We downloaded movianCrypt onto a Windows 2000 Professional system and installed the software in a matter of minutes. The Windows installer created a directory to store the movianCrypt application files and invoked the Palm application installer to place the application on our handheld the next time we HotSynced the handheld and the PC.
Once installed on our Palm device, protecting data was a snap. We simply enabled movianCrypt, created a password, and generated some random data (by scribbling the stylus in a designated area of the screen) to create an encryption key. When enough random data had been supplied, the software thoughtfully alerted us.
After it is enabled, movianCrypt replaces the standard Palm OS Security application. As with the Palm OS Security application, users can gain additional privacy by masking the names of records with the label "private." In addition, movianCrypt supports the Palm feature that allows users to display owner information. In the event that your device is lost, another person can click on the Owner Info button and view the information. Hopefully they will contact you to return the device.
Using idle CPU time to encrypt data after a file is closed, movianCrypt doesn't interfere with the user's workflow. The software requires 98KB of disk storage and 8KB of dynamic memory when running. As an added precaution, movianCrypt doesn't store a user's password on the device, so the password can't be compromised if the device is lost or stolen.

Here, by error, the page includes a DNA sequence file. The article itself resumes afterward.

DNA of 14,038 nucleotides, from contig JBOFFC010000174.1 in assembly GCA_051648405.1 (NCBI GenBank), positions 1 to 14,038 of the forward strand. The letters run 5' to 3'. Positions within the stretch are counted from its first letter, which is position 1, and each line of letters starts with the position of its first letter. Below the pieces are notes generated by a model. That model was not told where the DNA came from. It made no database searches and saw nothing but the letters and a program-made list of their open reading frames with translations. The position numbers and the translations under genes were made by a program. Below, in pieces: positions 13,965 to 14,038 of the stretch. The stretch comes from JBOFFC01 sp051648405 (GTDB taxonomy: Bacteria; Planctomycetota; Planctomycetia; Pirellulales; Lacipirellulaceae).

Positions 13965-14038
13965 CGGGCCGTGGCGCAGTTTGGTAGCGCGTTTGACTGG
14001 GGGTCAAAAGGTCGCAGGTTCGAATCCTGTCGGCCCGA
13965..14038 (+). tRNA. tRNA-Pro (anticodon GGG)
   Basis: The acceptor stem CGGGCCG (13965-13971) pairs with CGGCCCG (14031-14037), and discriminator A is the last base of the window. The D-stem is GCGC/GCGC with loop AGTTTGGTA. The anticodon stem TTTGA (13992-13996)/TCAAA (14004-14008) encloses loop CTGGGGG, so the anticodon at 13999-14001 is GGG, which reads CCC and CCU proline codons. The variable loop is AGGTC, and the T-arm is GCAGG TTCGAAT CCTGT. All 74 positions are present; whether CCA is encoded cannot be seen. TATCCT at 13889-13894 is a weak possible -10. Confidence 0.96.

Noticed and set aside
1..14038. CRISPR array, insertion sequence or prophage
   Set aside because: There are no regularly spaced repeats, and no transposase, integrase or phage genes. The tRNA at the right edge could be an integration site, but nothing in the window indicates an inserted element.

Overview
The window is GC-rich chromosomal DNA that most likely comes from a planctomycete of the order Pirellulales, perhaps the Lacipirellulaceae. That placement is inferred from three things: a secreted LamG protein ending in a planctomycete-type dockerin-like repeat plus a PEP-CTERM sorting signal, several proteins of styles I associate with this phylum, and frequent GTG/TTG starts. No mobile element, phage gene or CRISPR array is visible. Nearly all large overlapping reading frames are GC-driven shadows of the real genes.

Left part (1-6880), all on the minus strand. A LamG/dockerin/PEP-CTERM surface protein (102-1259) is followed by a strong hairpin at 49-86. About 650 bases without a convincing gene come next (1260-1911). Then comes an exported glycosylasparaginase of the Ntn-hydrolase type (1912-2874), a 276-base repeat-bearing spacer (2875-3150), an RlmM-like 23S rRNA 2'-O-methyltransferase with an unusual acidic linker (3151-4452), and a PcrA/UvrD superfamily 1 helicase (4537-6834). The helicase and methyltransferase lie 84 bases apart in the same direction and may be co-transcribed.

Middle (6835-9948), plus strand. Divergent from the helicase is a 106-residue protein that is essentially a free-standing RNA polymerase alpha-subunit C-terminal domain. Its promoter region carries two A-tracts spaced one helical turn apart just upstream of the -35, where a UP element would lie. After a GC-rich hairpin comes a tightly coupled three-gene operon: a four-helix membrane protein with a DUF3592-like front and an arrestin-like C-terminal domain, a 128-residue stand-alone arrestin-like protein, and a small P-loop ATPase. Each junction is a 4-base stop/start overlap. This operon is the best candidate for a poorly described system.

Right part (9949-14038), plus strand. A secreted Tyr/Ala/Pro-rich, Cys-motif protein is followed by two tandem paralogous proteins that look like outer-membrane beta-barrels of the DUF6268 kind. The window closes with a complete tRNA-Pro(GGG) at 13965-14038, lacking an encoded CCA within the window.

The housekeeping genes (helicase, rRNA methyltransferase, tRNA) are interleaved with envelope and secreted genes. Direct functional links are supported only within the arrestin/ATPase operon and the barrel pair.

Currently movianCrypt supports only the Palm OS, but Certicom plans to release a version later this year that will support Windows CE.
Companies are struggling to find ways to protect the increasing amount of sensitive information finding its way onto handheld devices. In many cases, the organization restricts users from storing company data on their handhelds. These restrictions are not only difficult to enforce but can also render workers less productive. Certicom's movianCrypt can help companies keep Palm handheld users productive without putting corporate information at risk.